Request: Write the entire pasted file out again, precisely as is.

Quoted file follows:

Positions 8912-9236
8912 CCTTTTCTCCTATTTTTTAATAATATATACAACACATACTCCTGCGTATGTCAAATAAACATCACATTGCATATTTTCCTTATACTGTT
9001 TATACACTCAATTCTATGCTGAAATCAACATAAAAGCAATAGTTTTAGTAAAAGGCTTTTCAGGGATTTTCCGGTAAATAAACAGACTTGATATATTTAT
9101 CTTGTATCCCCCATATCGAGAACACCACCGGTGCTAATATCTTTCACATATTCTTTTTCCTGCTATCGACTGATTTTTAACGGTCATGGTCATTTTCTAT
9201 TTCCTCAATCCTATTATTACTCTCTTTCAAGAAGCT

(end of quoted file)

Positions 8912-9236
8912 CCTTTTCTCCTATTTTTTAATAATATATACAACACATACTCCTGCGTATGTCAAATAAACATCACATTGCATATTTTCCTTATACTGTT
9001 TATACACTCAATTCTATGCTGAAATCAACATAAAAGCAATAGTTTTAGTAAAAGGCTTTTCAGGGATTTTCCGGTAAATAAACAGACTTGATATATTTAT
9101 CTTGTATCCCCCATATCGAGAACACCACCGGTGCTAATATCTTTCACATATTCTTTTTCCTGCTATCGACTGATTTTTAACGGTCATGGTCATTTTCTAT
9201 TTCCTCAATCCTATTATTACTCTCTTTCAAGAAGCT